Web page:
The single most common mistake made when writing or talking about neurodiversity is to describe an individual as neurodiverse. This is grammatically incorrect (diversity is a property of groups, not individuals), but also can be inadvertently discriminatory. As Nick Walker (2021) writes: ‘To describe an Autistic, dyslexic, or otherwise neurodivergent person as a “neurodiverse individual” … serves to reinforce an ableist mindset in which neurotypical people are seen as intrinsically separate from the rest of humanity, rather than as just another part of the spectrum of human neurodiversity.’
That said, it is essential to recognise and adopt the language preferences of individuals talking about themselves. While we refer to non-neurotypical people in this article as ‘neurodivergent’, many individuals might describe themselves as neurodiverse, or using other language altogether, and these preferences should always take precedent when referring to a specific person.
The neurodiversity paradigm and movement
Beyond these basic facts, neurodiversity has socio-political implications for education. These implications have largely been described by autistic scholars but are now embraced far more widely. The neurodiversity paradigm has three main components – all consequences of the basic fact of neurodiversity as applied to society.
First, variability between people in how they learn is natural, and indeed this variability is a collective strength for the human race. Second, there is no one better or correct way to be, and all neurotypes are equally valued. In the words of autistic scholar Jim Sinclair: ‘Grant me the dignity of meeting me on my own terms – recognize that we are all equally alien to each other and that my ways of being are not merely damaged versions of yours.’ Third, neurodiversity, just like other dimensions of diversity such as ethnicity, gender or sexuality, is something that needs to be understood in the context of social and interpersonal dynamics. In other words, the lives of neurodivergent people are heavily dictated by the reactions of others; by stigma, prejudice, discrimination and ignorance. The neurodiversity movement is a catch-all term that refers to any efforts to apply these ideas in policy and practice, just as the feminist movement aims to apply and realise the concept of gender equality.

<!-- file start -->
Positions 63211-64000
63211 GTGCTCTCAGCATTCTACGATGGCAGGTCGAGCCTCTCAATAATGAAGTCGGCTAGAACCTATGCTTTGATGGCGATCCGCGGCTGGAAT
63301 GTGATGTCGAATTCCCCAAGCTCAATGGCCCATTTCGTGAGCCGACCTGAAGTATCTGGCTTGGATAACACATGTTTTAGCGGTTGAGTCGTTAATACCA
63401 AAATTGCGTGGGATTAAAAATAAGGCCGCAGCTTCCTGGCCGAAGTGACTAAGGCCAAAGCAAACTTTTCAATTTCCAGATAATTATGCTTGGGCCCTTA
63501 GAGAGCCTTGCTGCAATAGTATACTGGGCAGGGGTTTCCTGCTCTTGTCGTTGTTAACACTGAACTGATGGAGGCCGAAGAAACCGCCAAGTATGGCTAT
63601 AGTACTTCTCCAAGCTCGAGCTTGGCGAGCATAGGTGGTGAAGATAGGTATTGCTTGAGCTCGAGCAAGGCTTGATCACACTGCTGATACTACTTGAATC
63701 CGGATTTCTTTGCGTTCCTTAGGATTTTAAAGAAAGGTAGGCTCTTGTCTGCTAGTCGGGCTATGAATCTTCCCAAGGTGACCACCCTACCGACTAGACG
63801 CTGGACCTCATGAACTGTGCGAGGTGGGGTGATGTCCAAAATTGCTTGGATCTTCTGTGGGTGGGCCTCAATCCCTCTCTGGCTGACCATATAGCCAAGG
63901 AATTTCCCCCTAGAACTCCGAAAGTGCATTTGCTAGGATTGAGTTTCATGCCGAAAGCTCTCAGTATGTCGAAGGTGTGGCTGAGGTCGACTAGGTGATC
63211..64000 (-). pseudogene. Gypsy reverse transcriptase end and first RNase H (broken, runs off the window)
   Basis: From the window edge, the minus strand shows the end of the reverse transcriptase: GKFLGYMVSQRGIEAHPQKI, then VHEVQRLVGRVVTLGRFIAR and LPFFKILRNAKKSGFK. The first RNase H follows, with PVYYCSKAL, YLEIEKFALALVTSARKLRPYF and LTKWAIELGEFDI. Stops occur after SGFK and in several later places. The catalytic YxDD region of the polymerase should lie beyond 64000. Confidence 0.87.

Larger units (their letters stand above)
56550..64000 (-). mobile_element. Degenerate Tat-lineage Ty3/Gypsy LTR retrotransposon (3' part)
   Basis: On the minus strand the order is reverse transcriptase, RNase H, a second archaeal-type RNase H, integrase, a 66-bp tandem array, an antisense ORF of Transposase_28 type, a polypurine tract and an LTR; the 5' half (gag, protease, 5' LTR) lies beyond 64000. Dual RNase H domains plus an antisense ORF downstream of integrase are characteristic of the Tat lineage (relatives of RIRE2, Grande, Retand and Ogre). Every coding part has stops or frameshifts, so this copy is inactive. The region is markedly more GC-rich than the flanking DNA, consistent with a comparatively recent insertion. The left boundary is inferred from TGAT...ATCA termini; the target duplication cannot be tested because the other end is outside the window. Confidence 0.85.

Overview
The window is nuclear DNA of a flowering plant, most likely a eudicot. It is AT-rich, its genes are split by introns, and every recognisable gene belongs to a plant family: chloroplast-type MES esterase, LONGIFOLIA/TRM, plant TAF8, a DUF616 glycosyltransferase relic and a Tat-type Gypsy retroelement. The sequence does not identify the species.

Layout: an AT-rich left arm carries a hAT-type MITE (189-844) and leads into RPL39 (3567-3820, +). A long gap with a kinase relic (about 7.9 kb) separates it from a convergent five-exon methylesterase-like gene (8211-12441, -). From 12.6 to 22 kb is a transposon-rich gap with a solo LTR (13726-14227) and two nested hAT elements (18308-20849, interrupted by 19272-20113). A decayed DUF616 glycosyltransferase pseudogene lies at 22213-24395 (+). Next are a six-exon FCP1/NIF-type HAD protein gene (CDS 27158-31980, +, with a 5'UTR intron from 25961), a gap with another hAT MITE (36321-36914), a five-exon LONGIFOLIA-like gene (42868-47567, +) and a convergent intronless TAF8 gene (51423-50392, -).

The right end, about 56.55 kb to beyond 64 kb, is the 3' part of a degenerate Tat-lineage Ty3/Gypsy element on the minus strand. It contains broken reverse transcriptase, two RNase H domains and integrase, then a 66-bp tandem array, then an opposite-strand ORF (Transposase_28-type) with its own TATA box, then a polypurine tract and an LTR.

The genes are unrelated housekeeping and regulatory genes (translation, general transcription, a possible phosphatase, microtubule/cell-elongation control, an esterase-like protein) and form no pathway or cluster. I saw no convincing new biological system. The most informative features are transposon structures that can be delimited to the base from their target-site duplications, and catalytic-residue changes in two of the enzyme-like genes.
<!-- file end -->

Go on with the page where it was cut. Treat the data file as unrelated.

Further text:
As we can see, neurodiversity starts as a simple idea but immediately poses some radical shifts in thinking. What would this look like when applied in a school context?
Successful, inclusive education needs to cater to the naturally occurring variability that is an inevitable part of humanity. An expectation of varying needs and resources to accommodate those should be baked in to our school systems, rather than overlaid as optional extras. A simple example of this is for every classroom to have a cupboard of accessories freely available to help cater to varying needs: wobble cushions for hyperkinetic children to sit on and wiggle; noise-cancelling headphones for sound-sensitivity; stim toys to help induce focus; egg-timers to help structure independent learning time. Universal design can also help to create a neurodiversity informed environment. Classrooms should be fitted with dimmer switches as standard, and visual timetables should be posted up for the whole class, rather than being doled out to individuals with identified needs. Flexible seating arrangements – the option to stand or sit on a beanbag or yoga ball – are another example of the application of universal design.